To give the reader a better understanding why a Monte-Carlo methods might be a good tool to analyze scattering data , the general ideas of Monte-Carlo techniques need to be explored. This section should help the reader understand why a Monte-Carlo technique is a much more time-consuming approach to SAXS data analysis.

A Brief Description of the Monte-Carlo Method
Generally, a Monte-Carlo method is a technique to solve a complex problem by the observation of a random process whose parameters are based on the complex problem. Monte-Carlo methods are therefore based on the sampling of the devised random process. The following description should clarify this definition. Consider the task of choosing points in space to simulate a sphere with a radius equal to 10 cm. The points in space, once chosen, will then be used as scattering points. One quickly realizes that a real sphere is a continuous object while a sphere simulated via “points in space” is nothing more than a concentration of discrete points. At first thought, it may seem easiest to accomplish this goal by either building a sphere from spherical shells or from a grid of points, however, a Monte-Carlo method can also be employed. Figure 1.6 is a visualization of these three ideas.

To build a sphere from spherical shells the following must be done.
    1. Select an origin.
    2. Build a very small shell around this origin with points in space.
    3. Continue to build larger shells that are equidistant and concentric about the origin until the radius of 10 cm is met.
To use a grid approach the following must be done.
    1. Arrange a grid of points larger than 20 cm x 20 cm x 20 cm and choose the center of the grid as the origin.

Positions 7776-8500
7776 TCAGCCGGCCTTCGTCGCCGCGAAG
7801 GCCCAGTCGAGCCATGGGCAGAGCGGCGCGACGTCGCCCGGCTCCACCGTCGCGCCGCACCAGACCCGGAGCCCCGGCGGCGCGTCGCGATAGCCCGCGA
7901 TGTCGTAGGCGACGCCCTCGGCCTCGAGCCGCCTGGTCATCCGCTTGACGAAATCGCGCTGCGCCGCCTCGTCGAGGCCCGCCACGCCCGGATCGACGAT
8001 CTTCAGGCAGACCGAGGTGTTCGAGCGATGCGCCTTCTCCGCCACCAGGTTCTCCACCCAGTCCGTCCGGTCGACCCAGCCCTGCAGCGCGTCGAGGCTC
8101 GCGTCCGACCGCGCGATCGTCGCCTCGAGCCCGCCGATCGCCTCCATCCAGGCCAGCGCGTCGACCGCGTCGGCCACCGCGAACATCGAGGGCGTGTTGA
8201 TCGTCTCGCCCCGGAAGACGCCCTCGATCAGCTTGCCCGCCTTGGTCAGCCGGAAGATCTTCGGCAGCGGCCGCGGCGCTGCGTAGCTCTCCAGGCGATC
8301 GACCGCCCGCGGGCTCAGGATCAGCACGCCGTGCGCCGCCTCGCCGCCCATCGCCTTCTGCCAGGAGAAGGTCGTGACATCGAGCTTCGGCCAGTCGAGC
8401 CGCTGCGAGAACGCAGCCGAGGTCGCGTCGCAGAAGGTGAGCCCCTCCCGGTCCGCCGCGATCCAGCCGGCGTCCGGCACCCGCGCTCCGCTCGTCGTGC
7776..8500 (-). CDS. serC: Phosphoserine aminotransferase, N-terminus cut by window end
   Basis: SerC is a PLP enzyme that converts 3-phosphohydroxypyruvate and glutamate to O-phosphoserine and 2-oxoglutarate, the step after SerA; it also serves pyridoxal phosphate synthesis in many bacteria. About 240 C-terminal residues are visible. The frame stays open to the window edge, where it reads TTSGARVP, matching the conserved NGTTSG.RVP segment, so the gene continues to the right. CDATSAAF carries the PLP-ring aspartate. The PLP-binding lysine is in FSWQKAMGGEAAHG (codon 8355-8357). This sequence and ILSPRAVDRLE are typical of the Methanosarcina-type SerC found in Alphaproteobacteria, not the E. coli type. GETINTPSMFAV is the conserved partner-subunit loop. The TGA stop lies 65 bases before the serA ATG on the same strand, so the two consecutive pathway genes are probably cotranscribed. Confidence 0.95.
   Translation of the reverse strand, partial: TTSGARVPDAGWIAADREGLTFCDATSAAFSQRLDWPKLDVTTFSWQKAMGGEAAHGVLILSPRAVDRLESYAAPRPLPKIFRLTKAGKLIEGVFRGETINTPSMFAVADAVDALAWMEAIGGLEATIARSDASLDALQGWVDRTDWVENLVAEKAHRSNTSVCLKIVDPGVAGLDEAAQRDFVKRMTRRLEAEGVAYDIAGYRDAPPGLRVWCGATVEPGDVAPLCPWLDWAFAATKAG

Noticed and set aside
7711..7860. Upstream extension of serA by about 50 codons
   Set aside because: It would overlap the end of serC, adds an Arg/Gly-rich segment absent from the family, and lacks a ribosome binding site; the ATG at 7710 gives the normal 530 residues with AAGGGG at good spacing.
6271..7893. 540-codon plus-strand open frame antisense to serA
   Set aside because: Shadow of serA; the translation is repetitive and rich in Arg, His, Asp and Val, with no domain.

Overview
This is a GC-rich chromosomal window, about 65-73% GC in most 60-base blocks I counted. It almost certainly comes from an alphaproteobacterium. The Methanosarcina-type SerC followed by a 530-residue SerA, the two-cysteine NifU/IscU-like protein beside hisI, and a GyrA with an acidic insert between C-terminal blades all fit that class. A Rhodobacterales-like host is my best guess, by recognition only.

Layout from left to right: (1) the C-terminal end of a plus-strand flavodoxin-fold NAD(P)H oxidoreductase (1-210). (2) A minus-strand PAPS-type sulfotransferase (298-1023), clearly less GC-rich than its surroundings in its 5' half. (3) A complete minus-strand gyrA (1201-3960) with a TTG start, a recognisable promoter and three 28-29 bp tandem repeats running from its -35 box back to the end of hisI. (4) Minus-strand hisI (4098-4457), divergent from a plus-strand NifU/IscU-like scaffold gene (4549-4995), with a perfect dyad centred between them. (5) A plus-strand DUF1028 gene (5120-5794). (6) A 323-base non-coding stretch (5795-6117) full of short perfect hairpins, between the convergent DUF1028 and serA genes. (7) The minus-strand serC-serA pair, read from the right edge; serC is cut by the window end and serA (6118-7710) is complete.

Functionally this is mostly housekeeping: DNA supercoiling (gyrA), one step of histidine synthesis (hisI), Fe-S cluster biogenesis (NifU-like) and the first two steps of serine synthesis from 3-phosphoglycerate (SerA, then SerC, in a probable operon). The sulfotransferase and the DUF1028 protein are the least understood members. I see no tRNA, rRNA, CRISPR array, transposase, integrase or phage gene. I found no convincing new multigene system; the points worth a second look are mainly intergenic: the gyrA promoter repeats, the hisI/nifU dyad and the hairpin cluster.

2. Choose every point whose distance from the origin less than or equal to 10 cm.
    3. Use the chosen points in space as scattering points.
Using a Monte-Carlo method, this problem would be approached in the following manner.
    1. For some box larger than 20 cm x 20 cm x 20 cm, choose the center as the origin.
    2. Randomly select points inside (or on the surface) the box.
    3. If the distance between the origin and random point is less than or equal to 10 cm then use the random point as a scattering point.

There are problems with the “shell” and “grid” methods that the Monte-Carlo method overcomes. In the “shell” method the problem is that the distance between the discrete shells causes artifacts in the scattering pattern. Also, it is very difficult to get a constant point density with this method. In other words, as the shells get smaller the number of points that are needed per shell is a function of the cube root of the radius, hence how does one maintain that the number of points is a whole number. In the “grid” method, artifacts caused by the regular grid can be seen in the scattering. Also, the exterior of the sphere is very rough because the sphere is made from a cubic grid of points, this gives poor scattering results because the scattering curve is very sensitive to what happens at the edge. Therefore, the act of choosing random points to simulate the sphere is by far the most appropriate choice.

However, true randomness is impossible to achieve with random number generators normally available on computers. To best illustrate the non-random behavior, one could use a spreadsheet program to draw four random numbers between zero and 100. The expected average of the four numbers should be approximately 50 with an approximately even distribution. If the first number drawn is roughly 20, the second number drawn is roughly 80 and the third number drawn is roughly 60, the spreadsheet will force the fourth number to be approximately 40. In other words, the (not so random) random number generator approximately forces the correct average and expected distribution. In other words the better the randomness of the number generator the longer the computer run time.

Relevant References

B.C. McAlister and B.P. Grady, "Simulation of Small Angle X-ray Scattering from Single Particle Systems", Journal of Applied Crystallography, 31, 594 (1998)

B.C. McAlister, B.P. Grady, “The Use of Monte-Carlo Simulations to Calculate Small-Angle Scattering Patterns”, Macromolecular Symposia, 190, 117 (2003).